It’s always unfortunate when an artist has to follow an epochal album. Considering Kid A in the wake of OK Computer was never fair. Pink Floyd‘s awful Final Cut was doomed after The Wall. Placing Kendrick Lamar‘s previous album, To Pimp a Butterfly, in such a legendary ballpark is obvious to anyone who’s heard the record without blinkers. As a result, Lamar’s fresh follow-up was always going to find itself trapped under expectations and heft. Released five days ago, Damn has more written about it in comparison to its predecessor than its own merits.
This is natural. Unfortunately, i’m just not entirely sure it’s appropriate. Works of talent and passion deserve to stand on their own. Lamar has always brought these things to the table in strides. After all, that’s what’s given him such intense success in the first place. It’s obvious from almost everything he does just how capable and exciting of an artist he is. To make it clear and established by the second paragraph, so I can move on, To Pimp a Butterfly really is one of the finest releases of its medium, not just its genre. Its clever production and interweaving themes put Lamar on my radar in the first place. After two years of digesting its sixteen tracks, the release of Damn was something I greatly anticipated. With all of that stated, I hope I can detach from the legacy of previous material to discuss this latest album.
Damn has its own ethos, and should absolutely be heard in isolation from Lamar’s previous work. It’s a surprisingly straight release. This, on first impressions, can make it seem like a fairly muted affair. In actuality, focus seems a key word throughout. The tracks evolve on their own insular production, and the lyrics follow suit. It’s hard to ascertain anything particularly over-arching, but thread remains. Lamar and his collaborators seem to stand up for straight-up craft on every corner of this album. With each passing song, you find yourself in tight little worlds that are far more rewarding than they may first seem. While it’s true that most of the record’s offerings are far simpler than we may have expected, this does nothing to effect their power.
Instead of jarring arrangements and a musical melting pot, the old-school approach represents a rather brave move. On a casual and distracted first listen, you could even accuse Damn of being somewhat lazy. Much of it concentrates on guitar, bass and synth arrangements that rely more on their compositional integrity than they may first sound. Through a bad sound-system, the beats can (at times) feel all too familiar. When let loose through high volumes or, preferably, quality headphones, the level of intricacy within is astounding. Sometimes that reverence comes from its restraint too. Where much of the album has opportunity to disappear up its arse, it simply never does. It stays on-point. In many ways, that in itself is jarring.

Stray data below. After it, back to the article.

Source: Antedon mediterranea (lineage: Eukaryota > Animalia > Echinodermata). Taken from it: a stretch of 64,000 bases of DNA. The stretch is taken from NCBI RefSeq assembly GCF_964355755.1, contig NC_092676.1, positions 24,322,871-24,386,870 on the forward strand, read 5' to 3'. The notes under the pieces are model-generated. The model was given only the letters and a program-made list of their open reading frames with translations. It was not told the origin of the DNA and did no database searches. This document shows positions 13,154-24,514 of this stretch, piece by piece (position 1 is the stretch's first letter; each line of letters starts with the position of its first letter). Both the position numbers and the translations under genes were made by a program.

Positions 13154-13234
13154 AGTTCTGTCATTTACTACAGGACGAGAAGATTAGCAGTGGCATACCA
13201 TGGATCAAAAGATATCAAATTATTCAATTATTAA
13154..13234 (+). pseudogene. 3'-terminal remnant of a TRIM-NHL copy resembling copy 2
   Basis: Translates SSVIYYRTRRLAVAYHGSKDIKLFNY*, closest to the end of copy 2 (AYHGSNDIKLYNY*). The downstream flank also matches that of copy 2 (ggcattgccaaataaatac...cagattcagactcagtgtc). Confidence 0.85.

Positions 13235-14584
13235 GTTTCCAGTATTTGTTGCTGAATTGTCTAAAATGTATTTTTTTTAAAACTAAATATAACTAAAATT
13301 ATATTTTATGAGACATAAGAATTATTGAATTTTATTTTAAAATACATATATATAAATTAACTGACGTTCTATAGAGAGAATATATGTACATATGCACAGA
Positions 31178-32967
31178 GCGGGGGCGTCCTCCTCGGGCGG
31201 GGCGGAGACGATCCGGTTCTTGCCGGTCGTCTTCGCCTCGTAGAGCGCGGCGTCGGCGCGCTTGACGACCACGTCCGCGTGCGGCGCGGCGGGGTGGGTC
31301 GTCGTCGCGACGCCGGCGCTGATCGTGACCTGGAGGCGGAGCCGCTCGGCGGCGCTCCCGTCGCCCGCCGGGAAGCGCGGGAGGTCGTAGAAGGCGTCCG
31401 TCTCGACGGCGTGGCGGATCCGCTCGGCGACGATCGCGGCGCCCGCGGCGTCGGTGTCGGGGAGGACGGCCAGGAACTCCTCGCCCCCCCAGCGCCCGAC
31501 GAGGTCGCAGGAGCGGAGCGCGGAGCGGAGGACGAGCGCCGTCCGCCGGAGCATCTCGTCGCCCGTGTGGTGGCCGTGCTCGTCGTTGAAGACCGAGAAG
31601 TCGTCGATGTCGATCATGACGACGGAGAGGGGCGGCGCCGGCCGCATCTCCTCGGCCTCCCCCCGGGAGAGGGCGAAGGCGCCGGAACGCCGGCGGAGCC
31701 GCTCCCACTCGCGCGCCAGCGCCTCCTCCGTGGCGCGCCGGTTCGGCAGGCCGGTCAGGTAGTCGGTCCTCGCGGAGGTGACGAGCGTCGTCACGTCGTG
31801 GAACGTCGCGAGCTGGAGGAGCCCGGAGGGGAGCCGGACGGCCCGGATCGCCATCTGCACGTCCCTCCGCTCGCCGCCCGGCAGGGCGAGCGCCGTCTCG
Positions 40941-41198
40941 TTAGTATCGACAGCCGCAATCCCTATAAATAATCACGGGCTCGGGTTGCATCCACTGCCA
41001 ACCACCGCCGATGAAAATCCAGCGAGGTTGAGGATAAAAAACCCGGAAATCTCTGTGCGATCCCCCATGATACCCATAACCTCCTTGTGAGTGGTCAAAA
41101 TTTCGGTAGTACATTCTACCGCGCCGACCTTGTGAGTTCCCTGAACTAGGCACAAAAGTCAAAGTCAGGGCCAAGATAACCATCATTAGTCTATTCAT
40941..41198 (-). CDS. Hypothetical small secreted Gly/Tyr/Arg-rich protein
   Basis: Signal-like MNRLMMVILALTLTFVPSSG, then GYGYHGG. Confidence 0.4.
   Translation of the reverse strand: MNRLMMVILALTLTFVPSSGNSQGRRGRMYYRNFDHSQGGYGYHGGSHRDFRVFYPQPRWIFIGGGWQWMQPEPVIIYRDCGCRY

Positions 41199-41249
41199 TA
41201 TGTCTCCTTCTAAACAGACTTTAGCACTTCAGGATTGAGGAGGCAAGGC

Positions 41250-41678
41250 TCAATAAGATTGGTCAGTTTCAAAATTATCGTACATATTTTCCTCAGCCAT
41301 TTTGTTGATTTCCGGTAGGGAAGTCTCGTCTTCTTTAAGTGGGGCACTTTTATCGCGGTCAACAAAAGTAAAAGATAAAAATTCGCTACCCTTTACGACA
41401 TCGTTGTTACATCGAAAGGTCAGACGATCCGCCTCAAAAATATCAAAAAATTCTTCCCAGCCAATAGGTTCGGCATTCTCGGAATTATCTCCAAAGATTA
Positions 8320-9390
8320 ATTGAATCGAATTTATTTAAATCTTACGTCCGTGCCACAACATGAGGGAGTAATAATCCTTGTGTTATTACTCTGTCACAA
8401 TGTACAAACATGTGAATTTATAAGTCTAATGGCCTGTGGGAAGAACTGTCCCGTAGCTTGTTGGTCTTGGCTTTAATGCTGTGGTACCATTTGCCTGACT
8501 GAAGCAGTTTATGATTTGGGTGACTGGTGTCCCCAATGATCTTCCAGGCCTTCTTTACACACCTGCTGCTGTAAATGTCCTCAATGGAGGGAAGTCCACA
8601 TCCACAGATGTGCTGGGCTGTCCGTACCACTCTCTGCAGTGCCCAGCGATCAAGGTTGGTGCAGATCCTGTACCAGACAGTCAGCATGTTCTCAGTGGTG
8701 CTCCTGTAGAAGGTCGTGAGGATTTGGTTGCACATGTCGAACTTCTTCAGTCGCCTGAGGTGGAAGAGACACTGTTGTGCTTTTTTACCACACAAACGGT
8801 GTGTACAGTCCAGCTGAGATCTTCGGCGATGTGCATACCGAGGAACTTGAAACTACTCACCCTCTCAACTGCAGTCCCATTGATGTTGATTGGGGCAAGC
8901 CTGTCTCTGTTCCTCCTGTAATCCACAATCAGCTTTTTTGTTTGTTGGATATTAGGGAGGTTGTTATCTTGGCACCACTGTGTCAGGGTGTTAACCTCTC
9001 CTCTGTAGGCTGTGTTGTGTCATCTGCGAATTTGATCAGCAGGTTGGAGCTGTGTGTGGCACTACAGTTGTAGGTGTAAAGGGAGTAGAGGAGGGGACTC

Practically every track is a slow burn. It tends to take a few lines before you settle in and realise the creativity within. It’s not even all about the subtle hints of a thin concept either. Isn’t it simply refreshing to hear a rapper as gifted as Lamar not chained by some grand contrivance? The essence of Damn is what it is when it hits your ears. This not a bad thing. It’s all well and good to have something you can digest and uncover for life. Just as valuable is something that can grab you by the balls (or, to reluctantly quote Trump, the pussy) and clearly intone its statements immediately. It’s not actually that easy to do, but Damn just gets on with it. While there are a few clever motifs hidden in there, this is an album of strong songs; not of its all-consuming tapestry.
Let’s be honest. Does anyone truly like skits? Across my lifelong experience with hip-hop and rap, they’ve proved to be nothing more than dull pit-stops to display the humour of their creators. There are exceptions, of course, but Damn entirely jettisons them. Aside from an obligatory introduction track, this record is packed to the nines with chillingly instinctive production and wordplay. It’s as if Lamar wanted to make clear that he doesn’t see himself as an artist of alienation. I’ve often heard of intimidation towards concept works of the depth of To Pimp a Butterfly. The other extreme is represented here, as Lamar beckons us all to join him on an aural exercise in cutting out the bullshit. Underwhelming at first, while overwhelming in consideration, Damn is an album that may yet have far more endurance than its peers.